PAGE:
Shakespeare Sonnets Spark an Uneven ‘Love’s Fire’


“The universe is just a sketch, a doodle,” declares God, in one of the seven short works that make up “Love’s Fire.”

That also describes these brief pieces, which were commissioned by the New York-based Acting Company from seven prominent playwrights. The “Love’s Fire” package, subtitled “Fresh Numbers by Seven American Playwrights,” is on a tour that came to Cerritos Center for the Performing Arts on Thursday and will play Palm Desert and Escondido next week.

Each of the playwrights used a Shakespeare sonnet as inspiration for a contemporary scene. Following most of the scenes, actors recite the relevant sonnets, sometimes twice. (Copies of the sonnets are in the program, too.) Under Mark Lamos’ direction, the cast speaks Shakespeare’s lines with clarity and eloquence. The Acting Company has a sterling group of young classical actors.


The commissioned plays, however, are not so sterling.

Eric Bogosian’s “Bitter Sauce” is a sketch that wouldn’t be out of place--except for some of the language--on the old “Love, American Style” TV series. On the eve of her wedding, a drunken woman (Heather Robison) is forced to tell her nerdy fiance (Daniel Pearce) that she’s also been seeing a rough biker (James Farmer), who’s on his way over. See, she was concerned that her relationship with her betrothed was too intense, so she sought some casual sex as an antidote, which she now regrets. Can the nerd outwit the biker--and then forgive the girl?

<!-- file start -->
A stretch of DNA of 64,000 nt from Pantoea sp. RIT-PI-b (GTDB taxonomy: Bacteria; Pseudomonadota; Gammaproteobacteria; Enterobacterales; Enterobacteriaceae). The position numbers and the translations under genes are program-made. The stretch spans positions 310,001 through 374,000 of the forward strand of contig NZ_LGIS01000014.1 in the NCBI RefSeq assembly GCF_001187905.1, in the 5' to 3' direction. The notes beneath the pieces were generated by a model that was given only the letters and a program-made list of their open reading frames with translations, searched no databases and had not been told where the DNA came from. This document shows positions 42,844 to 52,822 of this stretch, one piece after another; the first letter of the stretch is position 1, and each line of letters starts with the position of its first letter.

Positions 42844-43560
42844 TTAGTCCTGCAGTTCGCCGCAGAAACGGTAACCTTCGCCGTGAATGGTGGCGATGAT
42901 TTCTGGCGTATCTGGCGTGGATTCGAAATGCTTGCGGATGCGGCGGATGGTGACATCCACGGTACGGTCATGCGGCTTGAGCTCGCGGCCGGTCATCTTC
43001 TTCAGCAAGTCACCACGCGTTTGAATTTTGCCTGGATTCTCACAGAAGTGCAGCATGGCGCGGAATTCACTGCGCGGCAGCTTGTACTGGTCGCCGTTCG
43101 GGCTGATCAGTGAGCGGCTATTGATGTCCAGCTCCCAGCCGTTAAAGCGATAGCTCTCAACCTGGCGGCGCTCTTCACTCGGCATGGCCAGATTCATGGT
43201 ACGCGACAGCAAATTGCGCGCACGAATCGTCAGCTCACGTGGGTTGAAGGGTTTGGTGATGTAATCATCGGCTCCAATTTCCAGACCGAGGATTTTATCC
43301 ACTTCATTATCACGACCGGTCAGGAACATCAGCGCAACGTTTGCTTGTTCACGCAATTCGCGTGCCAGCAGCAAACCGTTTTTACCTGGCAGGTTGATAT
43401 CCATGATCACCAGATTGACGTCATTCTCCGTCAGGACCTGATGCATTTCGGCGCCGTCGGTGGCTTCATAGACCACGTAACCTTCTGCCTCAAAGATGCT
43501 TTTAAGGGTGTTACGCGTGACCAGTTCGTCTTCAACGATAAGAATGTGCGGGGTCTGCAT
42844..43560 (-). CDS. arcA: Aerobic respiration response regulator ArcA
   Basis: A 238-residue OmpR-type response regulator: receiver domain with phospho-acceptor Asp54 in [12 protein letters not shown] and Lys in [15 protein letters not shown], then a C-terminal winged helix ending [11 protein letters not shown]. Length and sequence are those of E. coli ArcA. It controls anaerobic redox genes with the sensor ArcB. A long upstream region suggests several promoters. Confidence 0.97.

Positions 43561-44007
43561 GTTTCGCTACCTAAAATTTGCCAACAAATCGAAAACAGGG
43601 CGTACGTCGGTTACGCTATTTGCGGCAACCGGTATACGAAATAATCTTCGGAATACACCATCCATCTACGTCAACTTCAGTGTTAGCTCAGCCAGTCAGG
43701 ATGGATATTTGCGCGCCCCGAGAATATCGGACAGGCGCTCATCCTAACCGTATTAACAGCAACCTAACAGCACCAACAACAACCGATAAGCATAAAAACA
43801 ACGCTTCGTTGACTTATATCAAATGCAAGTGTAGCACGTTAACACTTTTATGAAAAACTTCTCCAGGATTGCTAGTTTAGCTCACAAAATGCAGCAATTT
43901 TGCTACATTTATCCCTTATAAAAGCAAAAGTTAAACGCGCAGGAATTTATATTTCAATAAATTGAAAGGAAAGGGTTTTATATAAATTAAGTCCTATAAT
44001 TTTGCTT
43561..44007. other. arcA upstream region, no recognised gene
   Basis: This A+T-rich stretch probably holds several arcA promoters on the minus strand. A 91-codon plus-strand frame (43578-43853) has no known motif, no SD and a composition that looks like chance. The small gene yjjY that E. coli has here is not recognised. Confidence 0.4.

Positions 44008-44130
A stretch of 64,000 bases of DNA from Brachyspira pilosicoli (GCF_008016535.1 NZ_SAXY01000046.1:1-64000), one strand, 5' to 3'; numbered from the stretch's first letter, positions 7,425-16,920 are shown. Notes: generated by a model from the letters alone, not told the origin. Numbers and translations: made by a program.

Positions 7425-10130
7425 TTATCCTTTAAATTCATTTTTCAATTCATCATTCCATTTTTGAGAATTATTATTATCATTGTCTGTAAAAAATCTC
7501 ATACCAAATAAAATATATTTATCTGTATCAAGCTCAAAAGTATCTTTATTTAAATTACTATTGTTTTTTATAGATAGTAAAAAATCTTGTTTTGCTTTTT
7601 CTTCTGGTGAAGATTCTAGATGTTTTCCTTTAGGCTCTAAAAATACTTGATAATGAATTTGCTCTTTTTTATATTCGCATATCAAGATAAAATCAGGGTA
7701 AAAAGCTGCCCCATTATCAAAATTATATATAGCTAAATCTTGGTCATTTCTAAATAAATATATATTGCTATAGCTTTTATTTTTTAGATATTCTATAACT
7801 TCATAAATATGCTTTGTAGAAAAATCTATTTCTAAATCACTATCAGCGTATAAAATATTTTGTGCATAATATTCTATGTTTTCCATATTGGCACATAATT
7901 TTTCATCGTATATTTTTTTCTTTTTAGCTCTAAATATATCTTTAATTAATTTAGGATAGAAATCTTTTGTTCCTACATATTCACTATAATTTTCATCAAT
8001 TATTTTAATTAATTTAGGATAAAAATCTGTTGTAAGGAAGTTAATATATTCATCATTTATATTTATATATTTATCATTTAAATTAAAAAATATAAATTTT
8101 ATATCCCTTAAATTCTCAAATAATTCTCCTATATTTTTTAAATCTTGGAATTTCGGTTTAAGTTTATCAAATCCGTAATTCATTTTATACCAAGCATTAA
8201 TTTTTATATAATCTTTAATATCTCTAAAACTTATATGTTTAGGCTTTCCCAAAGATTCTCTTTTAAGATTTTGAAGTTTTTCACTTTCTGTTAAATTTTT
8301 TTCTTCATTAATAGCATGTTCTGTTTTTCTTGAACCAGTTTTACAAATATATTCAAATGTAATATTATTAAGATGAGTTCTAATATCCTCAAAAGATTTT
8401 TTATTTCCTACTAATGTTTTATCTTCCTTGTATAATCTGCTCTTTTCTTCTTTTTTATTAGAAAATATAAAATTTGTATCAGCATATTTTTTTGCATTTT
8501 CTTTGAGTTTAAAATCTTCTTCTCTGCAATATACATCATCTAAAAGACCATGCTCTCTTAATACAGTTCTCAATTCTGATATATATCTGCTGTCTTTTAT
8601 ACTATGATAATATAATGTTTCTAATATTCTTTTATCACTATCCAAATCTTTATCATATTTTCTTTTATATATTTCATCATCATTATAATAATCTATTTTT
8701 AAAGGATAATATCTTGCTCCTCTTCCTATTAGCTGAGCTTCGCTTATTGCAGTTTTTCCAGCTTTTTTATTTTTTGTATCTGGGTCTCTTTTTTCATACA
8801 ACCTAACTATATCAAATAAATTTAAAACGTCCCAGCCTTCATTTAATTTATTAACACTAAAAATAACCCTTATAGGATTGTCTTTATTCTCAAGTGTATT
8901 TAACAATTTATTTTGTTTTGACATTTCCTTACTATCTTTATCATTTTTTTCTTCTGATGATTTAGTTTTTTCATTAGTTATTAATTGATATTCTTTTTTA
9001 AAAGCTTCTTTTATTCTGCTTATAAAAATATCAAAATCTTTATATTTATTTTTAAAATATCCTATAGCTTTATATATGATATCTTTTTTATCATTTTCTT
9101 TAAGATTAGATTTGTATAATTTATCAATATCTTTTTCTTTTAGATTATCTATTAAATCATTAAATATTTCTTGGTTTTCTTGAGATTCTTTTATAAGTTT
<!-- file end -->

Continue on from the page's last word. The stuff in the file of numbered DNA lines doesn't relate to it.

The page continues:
“Hydraulics Phat Like Mean” shows off Dyane Harvey’s choreography and the sensuous steps of Lisa Tharps more than Ntozake Shange’s text. Tharps is disdainful of her love-struck suitor (Jason Alan Carvell), but the dancing expresses this better than the words do.

Marsha Norman’s “140” is a roundelay of people berating ex-lovers for being unfaithful; the ex-lovers’ new loves then find someone else, and the world goes ‘round. It’s done so fast that it’s like an acting exercise, not far removed from an improvisational game. This is the most sexually graphic of the pieces, though the mood is more grim than erotic.

Tony Kushner wrote the cleverest dialogue and the most ambivalent title for his “Terminating, or Lass Meine Schmertzen Nicht Verloren Sein, or Ambivalence.” This is an encounter between a lesbian therapist (Erika Rolfsrud) and a gay man (Stephen DeRosa), a patient who wants to sleep with her, despite their sexual orientations. Off to the sidelines are their respective lovers (Tharps and Hamish Linklater). It’s an amusing, if inconsequential, commentary on the indecisiveness of urban neurotics.

Following intermission is William Finn’s “Painting You,” a song about an artist (DeRosa) who’s frustrated because his portraits of his lover (Carvell) get worse as their love grows stronger. This resembles a number, or maybe just half a number--the lover remains silent--from a much larger musical.

Wendy Wasserstein’s “Waiting for Philip Glass” is a facile scene set at a party in the Hamptons. It’s too dependent on celebrity names for punch lines, and on the belief that the rich and famous are surely unhappy--and that this is fascinating. It does, however, contain the production’s funniest joke, when the hostess (Rolfsrud) reveals what her children are doing this summer.


In contrast to the slightness of most of the pieces, John Guare bit off more than he could chew in the time available for his “The General of Hot Desire.” He depicts the Acting Company studying sonnets 153 and 154, trying to work up a play based on them. They finally concoct an elaborate trip that follows the eponymous love’s fire from the Garden of Eden through later biblical times (though the chronology oddly has Mohammed preceding Christ), at one point breaking into reggae-based song and dance. It’s back to the drawing board for this one.

* “Love’s Fire,” Wednesday: McCallum Theatre, 73000 Fred Waring Drive, Palm Desert. (760) 340-2787. May 9: California Center for the Arts, 340 N. Escondido Blvd., Escondido. (800) 988-4253. Running time: 2 hours, 30 minutes. The company is presenting “Romeo and Juliet” tonight at Cerritos Center for the Performing Arts; (562) 916-8500.